Zurich to Pay Attorney Fees as Sanctions in Coverage Action

April 20, 2021

A recent Law 360 story by Mike Curley, “Zurich to Pay $1.5M For Sanctions in Fluor Coverage Suit,” reports that a Missouri federal judge ordered Zurich American Insurance Co. to pay $1.5 million in sanctions for disobeying court orders to turn over documents in a coverage dispute stemming from lead poisoning and pollution suits against Fluor Corp.  The sum is meant to cover the amount Fluor spent in its efforts to get certain documents relating to a period in 2010 while Fluor was fighting the pollution suits, which it said would have enabled it to settle the suits at a lower cost than the $300 million deal it initially struck.

Though Fluor had requested either $7.1 million or $15.4 million for the sanctions using two different methods of calculations, U.S. District Judge E. Richard Webber found that Fluor had both overstated the amount of work the sanctions should cover and its fees.  The order stems from a finding in December, in which Judge Webber sanctioned the insurer over its failures to find and turn over documents illuminating a period in 2010 when Fluor might have been able to settle the numerous suits.

At the time, the judge did not state the amount of the sanctions, but in a February filing ordered Zurich to pay Fluor's attorney fees and costs to obtain the discovery at issue, and Fluor filed a statement of fees, asking for between $7.1 million and $15.4 million.  According to the order, Zurich disputed the amounts, saying Fluor improperly included in its calculation fees for work performed unrelated to the discovery dispute, such as expert fees and briefing of unrelated motions.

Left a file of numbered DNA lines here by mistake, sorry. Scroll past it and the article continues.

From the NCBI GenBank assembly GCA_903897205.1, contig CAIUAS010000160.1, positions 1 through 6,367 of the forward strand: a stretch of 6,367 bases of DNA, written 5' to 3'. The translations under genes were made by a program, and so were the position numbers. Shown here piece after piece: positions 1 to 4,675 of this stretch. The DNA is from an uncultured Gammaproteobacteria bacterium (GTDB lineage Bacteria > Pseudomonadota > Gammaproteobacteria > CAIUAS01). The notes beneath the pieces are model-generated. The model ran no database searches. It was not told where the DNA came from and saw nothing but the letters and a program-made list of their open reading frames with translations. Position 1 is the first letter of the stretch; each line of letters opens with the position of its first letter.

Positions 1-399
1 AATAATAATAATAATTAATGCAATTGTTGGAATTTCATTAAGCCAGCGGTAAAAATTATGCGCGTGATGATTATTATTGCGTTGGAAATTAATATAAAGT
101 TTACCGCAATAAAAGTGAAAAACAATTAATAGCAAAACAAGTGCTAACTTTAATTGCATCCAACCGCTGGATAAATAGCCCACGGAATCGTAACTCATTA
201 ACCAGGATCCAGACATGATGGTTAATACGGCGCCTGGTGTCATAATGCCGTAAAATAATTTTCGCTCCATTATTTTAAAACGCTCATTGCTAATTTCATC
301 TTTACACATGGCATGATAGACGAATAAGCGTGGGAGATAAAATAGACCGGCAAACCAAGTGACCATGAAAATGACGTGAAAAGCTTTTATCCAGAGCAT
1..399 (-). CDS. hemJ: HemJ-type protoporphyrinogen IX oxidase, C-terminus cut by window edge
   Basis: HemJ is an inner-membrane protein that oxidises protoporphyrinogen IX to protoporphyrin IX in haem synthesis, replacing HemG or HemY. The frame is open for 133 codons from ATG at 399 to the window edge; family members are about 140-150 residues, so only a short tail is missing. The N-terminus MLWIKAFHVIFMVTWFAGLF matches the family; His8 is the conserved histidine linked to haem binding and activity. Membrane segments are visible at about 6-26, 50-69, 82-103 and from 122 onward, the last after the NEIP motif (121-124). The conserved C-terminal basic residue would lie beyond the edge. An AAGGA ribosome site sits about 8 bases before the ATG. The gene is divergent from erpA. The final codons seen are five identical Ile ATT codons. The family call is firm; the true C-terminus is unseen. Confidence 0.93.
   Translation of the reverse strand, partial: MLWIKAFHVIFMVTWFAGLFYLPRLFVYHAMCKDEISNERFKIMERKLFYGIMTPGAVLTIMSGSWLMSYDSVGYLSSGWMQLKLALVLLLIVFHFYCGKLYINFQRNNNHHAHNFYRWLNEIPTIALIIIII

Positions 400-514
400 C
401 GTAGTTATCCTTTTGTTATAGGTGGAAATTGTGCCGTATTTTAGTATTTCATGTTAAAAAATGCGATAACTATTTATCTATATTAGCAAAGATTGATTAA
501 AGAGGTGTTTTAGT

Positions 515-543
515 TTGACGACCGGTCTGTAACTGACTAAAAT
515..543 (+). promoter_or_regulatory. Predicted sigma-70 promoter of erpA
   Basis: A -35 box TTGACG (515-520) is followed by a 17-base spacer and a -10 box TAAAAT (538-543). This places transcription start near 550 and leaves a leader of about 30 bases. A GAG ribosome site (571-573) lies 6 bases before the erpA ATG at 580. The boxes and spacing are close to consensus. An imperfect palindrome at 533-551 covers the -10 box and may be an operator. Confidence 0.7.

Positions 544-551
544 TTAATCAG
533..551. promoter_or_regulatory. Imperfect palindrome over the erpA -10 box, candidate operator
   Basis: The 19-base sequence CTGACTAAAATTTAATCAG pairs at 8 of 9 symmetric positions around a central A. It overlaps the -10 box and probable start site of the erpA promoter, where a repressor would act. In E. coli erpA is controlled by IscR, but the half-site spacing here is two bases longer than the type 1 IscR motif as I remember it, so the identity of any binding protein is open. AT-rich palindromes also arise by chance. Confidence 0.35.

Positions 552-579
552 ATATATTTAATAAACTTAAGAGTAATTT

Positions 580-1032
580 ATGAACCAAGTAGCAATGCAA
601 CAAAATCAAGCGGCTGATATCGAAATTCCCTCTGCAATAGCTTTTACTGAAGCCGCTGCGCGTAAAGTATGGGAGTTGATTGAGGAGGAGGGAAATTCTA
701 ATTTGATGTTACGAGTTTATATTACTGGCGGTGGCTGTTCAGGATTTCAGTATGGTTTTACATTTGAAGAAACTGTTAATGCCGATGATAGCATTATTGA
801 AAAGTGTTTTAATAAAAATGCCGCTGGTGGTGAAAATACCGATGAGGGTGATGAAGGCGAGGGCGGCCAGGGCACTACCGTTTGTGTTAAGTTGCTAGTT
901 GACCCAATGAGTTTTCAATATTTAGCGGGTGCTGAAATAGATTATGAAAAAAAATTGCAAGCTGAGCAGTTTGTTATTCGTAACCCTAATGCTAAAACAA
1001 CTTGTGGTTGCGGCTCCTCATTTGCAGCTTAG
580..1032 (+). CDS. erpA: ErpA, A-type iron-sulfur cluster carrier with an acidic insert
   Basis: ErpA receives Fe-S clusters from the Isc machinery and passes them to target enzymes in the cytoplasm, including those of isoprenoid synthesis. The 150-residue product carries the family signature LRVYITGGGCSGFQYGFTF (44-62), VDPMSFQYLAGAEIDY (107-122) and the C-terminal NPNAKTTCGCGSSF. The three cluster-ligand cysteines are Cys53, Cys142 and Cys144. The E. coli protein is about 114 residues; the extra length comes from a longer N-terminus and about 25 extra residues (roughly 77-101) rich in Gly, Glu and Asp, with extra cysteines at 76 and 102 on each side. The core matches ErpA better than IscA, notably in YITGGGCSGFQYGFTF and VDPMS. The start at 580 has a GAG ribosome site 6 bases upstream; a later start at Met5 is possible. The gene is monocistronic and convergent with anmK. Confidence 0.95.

Judge Webber rejected the $15.4 million sum, as it included all attorney fees Fluor incurred between February 2019, when the court issued its first sanction order, and the December 2020 hearing, and thus went against his order, which directed Fluor to calculate the fees related to the discovery dispute specifically.

While Fluor argued that the entirety of those 21 months of litigation would not have been necessary if Zurich had complied, the judge rejected the argument, saying it would be "excessively punitive," as it includes fees that would've been incurred regardless of Zurich's sanctioned conduct.

For the $7.1 million sum, which comes from a more itemized list of fees, the judge first slashed it by 60% to about $3 million, saying Fluor's proposed attorney fee rates of $840 and $930 per hour are far above the reasonable rates for the St. Louis market, while $350 per hour is more reasonable.  The $7.1 million request also includes work unrelated to the discovery dispute, Judge Webber said, and he cut it in half again, resulting in the $1.5 million sanction.

Zurich sued Fluor in March 2016, claiming it doesn't have to indemnify the engineering company after it reached a roughly $300 million settlement in 2014 over lead poisoning and pollution suits encompassing 63 cases — known as "Bronson/Smoger" cases — from residents in Herculaneum, Missouri, which is home to a lead smelter.